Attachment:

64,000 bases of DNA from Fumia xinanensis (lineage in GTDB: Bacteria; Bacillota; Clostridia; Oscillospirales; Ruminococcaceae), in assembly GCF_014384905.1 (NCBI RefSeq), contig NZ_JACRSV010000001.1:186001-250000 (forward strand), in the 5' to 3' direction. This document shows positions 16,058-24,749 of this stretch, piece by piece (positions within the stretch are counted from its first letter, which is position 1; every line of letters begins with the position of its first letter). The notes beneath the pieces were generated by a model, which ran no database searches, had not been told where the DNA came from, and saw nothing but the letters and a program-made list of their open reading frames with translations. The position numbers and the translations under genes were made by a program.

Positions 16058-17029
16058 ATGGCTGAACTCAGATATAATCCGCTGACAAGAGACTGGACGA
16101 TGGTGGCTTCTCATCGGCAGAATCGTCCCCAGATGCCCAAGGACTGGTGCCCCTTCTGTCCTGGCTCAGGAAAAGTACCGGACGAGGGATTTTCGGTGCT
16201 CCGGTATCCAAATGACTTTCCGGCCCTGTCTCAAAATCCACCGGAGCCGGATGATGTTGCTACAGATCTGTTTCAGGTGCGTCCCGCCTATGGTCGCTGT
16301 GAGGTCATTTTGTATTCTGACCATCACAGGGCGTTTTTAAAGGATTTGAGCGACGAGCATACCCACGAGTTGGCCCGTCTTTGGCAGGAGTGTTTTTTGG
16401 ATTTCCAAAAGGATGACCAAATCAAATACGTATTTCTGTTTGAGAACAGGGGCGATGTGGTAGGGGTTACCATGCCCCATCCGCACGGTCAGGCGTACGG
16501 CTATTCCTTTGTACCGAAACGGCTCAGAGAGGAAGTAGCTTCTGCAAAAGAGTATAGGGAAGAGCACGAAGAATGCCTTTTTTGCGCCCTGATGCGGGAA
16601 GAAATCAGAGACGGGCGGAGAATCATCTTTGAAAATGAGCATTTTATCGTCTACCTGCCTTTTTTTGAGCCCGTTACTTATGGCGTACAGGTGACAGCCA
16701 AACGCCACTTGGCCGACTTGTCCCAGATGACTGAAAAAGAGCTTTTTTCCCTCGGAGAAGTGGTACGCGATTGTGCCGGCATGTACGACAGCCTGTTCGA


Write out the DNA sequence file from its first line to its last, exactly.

64,000 bases of DNA from Fumia xinanensis (lineage in GTDB: Bacteria; Bacillota; Clostridia; Oscillospirales; Ruminococcaceae), in assembly GCF_014384905.1 (NCBI RefSeq), contig NZ_JACRSV010000001.1:186001-250000 (forward strand), in the 5' to 3' direction. This document shows positions 16,058-24,749 of this stretch, piece by piece (positions within the stretch are counted from its first letter, which is position 1; every line of letters begins with the position of its first letter). The notes beneath the pieces were generated by a model, which ran no database searches, had not been told where the DNA came from, and saw nothing but the letters and a program-made list of their open reading frames with translations. The position numbers and the translations under genes were made by a program.

Positions 16058-17029
16058 ATGGCTGAACTCAGATATAATCCGCTGACAAGAGACTGGACGA
16101 TGGTGGCTTCTCATCGGCAGAATCGTCCCCAGATGCCCAAGGACTGGTGCCCCTTCTGTCCTGGCTCAGGAAAAGTACCGGACGAGGGATTTTCGGTGCT
16201 CCGGTATCCAAATGACTTTCCGGCCCTGTCTCAAAATCCACCGGAGCCGGATGATGTTGCTACAGATCTGTTTCAGGTGCGTCCCGCCTATGGTCGCTGT
16301 GAGGTCATTTTGTATTCTGACCATCACAGGGCGTTTTTAAAGGATTTGAGCGACGAGCATACCCACGAGTTGGCCCGTCTTTGGCAGGAGTGTTTTTTGG
16401 ATTTCCAAAAGGATGACCAAATCAAATACGTATTTCTGTTTGAGAACAGGGGCGATGTGGTAGGGGTTACCATGCCCCATCCGCACGGTCAGGCGTACGG
16501 CTATTCCTTTGTACCGAAACGGCTCAGAGAGGAAGTAGCTTCTGCAAAAGAGTATAGGGAAGAGCACGAAGAATGCCTTTTTTGCGCCCTGATGCGGGAA
16601 GAAATCAGAGACGGGCGGAGAATCATCTTTGAAAATGAGCATTTTATCGTCTACCTGCCTTTTTTTGAGCCCGTTACTTATGGCGTACAGGTGACAGCCA
16701 AACGCCACTTGGCCGACTTGTCCCAGATGACTGAAAAAGAGCTTTTTTCCCTCGGAGAAGTGGTACGCGATTGTGCCGGCATGTACGACAGCCTGTTCGA